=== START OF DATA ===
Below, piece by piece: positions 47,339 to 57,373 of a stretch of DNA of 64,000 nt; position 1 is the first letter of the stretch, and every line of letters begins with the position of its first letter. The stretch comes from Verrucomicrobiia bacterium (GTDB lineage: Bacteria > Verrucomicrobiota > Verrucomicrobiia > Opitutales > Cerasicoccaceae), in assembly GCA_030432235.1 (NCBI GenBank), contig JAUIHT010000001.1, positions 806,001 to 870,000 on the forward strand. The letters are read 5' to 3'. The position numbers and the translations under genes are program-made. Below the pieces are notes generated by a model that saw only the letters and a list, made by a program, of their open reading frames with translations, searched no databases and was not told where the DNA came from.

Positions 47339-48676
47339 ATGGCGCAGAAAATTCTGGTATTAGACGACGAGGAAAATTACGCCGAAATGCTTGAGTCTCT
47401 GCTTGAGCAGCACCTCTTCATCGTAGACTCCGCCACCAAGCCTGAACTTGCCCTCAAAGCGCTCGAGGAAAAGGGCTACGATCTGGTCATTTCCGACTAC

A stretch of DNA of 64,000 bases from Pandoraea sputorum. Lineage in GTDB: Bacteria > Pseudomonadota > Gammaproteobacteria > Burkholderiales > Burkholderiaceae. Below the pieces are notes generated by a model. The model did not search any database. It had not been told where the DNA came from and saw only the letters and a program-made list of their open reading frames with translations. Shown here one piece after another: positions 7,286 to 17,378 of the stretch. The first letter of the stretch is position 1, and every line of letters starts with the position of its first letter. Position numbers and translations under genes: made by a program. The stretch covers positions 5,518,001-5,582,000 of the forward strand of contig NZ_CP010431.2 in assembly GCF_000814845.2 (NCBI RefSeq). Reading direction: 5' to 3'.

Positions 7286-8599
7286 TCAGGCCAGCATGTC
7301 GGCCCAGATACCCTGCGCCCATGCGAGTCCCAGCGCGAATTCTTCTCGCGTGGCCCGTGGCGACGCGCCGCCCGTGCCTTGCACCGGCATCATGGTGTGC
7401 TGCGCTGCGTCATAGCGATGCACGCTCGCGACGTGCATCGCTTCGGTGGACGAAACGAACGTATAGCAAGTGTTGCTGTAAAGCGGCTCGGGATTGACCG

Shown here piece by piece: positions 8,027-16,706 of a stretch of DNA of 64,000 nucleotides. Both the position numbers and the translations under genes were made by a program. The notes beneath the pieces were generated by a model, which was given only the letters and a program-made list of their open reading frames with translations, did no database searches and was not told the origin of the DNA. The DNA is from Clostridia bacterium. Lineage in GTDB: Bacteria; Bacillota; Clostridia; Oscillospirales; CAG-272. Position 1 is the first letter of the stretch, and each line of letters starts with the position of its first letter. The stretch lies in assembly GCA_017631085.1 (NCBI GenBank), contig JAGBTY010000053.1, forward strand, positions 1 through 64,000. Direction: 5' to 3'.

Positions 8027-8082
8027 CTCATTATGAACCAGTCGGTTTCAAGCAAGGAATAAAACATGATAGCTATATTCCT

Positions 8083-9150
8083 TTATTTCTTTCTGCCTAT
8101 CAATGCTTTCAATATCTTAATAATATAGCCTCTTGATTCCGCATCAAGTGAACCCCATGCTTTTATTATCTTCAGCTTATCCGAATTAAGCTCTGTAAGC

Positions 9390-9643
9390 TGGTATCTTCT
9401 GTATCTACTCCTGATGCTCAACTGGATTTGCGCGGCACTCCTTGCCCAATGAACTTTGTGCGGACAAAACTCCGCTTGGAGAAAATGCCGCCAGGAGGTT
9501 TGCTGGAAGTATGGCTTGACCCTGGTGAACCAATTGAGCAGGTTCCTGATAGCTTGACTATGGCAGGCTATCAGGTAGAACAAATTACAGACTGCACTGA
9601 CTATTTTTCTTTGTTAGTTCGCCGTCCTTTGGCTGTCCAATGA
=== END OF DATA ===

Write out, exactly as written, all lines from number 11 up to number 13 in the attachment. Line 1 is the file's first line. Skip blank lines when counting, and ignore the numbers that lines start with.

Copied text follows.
Positions 8027-8082
8027 CTCATTATGAACCAGTCGGTTTCAAGCAAGGAATAAAACATGATAGCTATATTCCT

Positions 8083-9150